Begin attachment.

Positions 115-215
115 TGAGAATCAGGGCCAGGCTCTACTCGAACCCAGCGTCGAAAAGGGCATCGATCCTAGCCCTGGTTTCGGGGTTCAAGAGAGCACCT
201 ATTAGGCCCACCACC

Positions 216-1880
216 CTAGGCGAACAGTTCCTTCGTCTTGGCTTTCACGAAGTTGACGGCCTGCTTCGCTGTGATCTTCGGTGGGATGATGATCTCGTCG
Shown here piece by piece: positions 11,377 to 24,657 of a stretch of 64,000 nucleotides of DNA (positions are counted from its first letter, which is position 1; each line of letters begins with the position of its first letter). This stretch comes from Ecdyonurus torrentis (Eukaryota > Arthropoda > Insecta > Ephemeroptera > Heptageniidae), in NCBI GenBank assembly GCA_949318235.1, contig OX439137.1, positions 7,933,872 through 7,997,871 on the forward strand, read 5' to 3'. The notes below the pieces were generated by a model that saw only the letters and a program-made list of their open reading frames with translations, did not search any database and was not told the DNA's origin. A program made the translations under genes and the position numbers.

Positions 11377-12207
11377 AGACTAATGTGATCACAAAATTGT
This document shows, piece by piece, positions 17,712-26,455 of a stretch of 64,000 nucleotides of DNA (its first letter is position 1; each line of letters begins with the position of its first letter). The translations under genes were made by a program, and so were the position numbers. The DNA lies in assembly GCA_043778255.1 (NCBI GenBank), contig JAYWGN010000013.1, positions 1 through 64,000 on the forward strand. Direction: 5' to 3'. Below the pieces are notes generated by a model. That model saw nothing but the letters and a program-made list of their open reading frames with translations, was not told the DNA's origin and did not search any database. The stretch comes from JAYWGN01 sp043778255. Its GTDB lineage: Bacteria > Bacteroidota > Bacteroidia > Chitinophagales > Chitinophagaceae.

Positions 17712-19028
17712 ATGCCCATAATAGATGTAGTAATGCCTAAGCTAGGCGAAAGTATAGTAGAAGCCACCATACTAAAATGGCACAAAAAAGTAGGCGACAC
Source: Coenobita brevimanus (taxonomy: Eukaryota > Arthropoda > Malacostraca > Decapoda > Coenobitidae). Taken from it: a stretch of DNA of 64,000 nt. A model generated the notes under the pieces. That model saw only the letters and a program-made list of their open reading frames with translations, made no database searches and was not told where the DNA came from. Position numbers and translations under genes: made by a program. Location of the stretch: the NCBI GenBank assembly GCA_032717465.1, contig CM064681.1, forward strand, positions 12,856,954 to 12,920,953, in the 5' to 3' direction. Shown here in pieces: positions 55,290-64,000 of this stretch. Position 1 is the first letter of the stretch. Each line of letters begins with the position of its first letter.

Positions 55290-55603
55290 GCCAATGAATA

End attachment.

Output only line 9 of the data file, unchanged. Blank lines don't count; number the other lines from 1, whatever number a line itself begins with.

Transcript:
This document shows, piece by piece, positions 17,712-26,455 of a stretch of 64,000 nucleotides of DNA (its first letter is position 1; each line of letters begins with the position of its first letter). The translations under genes were made by a program, and so were the position numbers. The DNA lies in assembly GCA_043778255.1 (NCBI GenBank), contig JAYWGN010000013.1, positions 1 through 64,000 on the forward strand. Direction: 5' to 3'. Below the pieces are notes generated by a model. That model saw nothing but the letters and a program-made list of their open reading frames with translations, was not told the DNA's origin and did not search any database. The stretch comes from JAYWGN01 sp043778255. Its GTDB lineage: Bacteria > Bacteroidota > Bacteroidia > Chitinophagales > Chitinophagaceae.